Since the early days of the pandemic, some researchers have advocated a fast way to determine whether a COVID-19 vaccine works: Intentionally attempt to infect vaccinated volunteers with the virus, SARS-CoV-2.
Ethicists and vaccine scientists alike raised red flags, and the discussion has remained mostly theoretical. But now two key elements are taking shape: a large corps of volunteers willing to take part in a “human challenge” trial, and the well-understood lab-grown virus strains needed for the studies.
The volunteers come from an advocacy group, 1Day Sooner, that has signed up more than 30,000 people from 140 countries. The group, co-founded by a 22-year-old, organized an open letter that was signed by 15 Nobel laureates and 100 other prominent researchers, ethicists, and philosophers, which it sent to U.S. National Institutes of Health Director Francis Collins on 15 July.
The letter urged the U.S. government “to undertake immediate preparations for human challenge trials” in young, healthy people, who are less likely to suffer severe disease from COVID-19. Among the signatories was Adrian Hill of the University of Oxford, whose lab developed one of the leading COVID-19 vaccine candidates and plans to produce virus strains that could be used in the trials.
Researchers use human challenges to test vaccines for other diseases, including cholera and malaria, but in those experiments, proven drugs can help “rescue” study participants if the vaccine doesn’t work and they become seriously ill. In a June report on COVID-19 vaccine challenges, an advisory group to the World Health Organization (WHO) was split over whether they should take place in the absence of a rescue treatment.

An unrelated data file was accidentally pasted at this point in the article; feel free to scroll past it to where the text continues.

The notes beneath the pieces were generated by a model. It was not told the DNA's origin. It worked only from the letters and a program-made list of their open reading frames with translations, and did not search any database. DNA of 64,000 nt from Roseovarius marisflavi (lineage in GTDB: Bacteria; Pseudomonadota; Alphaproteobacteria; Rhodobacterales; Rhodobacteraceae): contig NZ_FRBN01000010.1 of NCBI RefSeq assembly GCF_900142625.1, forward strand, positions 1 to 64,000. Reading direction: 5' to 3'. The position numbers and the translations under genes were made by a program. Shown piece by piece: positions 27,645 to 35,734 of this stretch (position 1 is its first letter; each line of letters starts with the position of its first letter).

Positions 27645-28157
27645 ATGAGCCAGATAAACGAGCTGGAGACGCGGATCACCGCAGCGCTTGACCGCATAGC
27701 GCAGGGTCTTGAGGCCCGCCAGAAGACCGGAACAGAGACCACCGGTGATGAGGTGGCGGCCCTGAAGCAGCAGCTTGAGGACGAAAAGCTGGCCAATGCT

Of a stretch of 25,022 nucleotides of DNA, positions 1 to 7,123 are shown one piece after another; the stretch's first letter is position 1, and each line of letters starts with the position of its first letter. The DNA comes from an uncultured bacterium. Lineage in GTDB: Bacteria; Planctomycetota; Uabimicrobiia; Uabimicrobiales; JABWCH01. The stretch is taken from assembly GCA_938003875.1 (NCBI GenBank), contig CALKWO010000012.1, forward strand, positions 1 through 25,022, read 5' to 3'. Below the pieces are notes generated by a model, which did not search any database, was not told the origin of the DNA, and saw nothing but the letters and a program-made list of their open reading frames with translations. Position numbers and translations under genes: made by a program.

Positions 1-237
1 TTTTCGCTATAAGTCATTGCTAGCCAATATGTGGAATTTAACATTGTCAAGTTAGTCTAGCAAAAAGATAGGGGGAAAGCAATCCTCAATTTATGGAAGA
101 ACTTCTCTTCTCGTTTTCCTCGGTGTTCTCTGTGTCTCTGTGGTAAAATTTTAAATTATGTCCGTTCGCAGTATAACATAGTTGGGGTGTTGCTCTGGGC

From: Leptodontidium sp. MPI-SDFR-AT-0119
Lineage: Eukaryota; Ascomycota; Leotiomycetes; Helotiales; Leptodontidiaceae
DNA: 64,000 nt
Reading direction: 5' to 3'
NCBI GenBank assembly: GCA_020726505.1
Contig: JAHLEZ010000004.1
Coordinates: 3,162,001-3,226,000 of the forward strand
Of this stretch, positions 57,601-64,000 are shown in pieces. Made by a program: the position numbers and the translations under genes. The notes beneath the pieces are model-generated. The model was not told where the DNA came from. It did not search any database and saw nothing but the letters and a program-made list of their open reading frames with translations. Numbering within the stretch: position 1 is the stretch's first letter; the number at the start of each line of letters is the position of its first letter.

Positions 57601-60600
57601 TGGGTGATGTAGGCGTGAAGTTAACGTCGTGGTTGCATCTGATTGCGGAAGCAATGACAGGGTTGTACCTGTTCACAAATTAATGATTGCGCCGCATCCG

The group was also evenly divided on whether human challenges would truly speed the vaccine effort, given that efficacy trials using participants at risk of natural infection have already begun. Still, the report offered guidelines for these trials, suggesting they should recruit volunteers between ages 18 and 25 and require them to remain in “high-level isolation units” during the study so they don’t infect others.
Sophie Rose, 22, says she is ready to take part. She co-founded 1DaySooner with Josh Morrison, a Harvard Law School graduate who, in 2014, helped start Waitlist Zero, an advocacy group for kidney donations. Rose earned her bachelor’s degree in biology from Stanford University in 2019 and that December moved to the University of Oxford to work on cancer research, hoping to tour Europe during breaks. Because of COVID-19, she has not yet had the chance to leave Oxford. “It’s been a weird, weird turn of events,” says Rose, who plans to study epidemiology at Johns Hopkins University’s Bloomberg School of Public Health in the fall.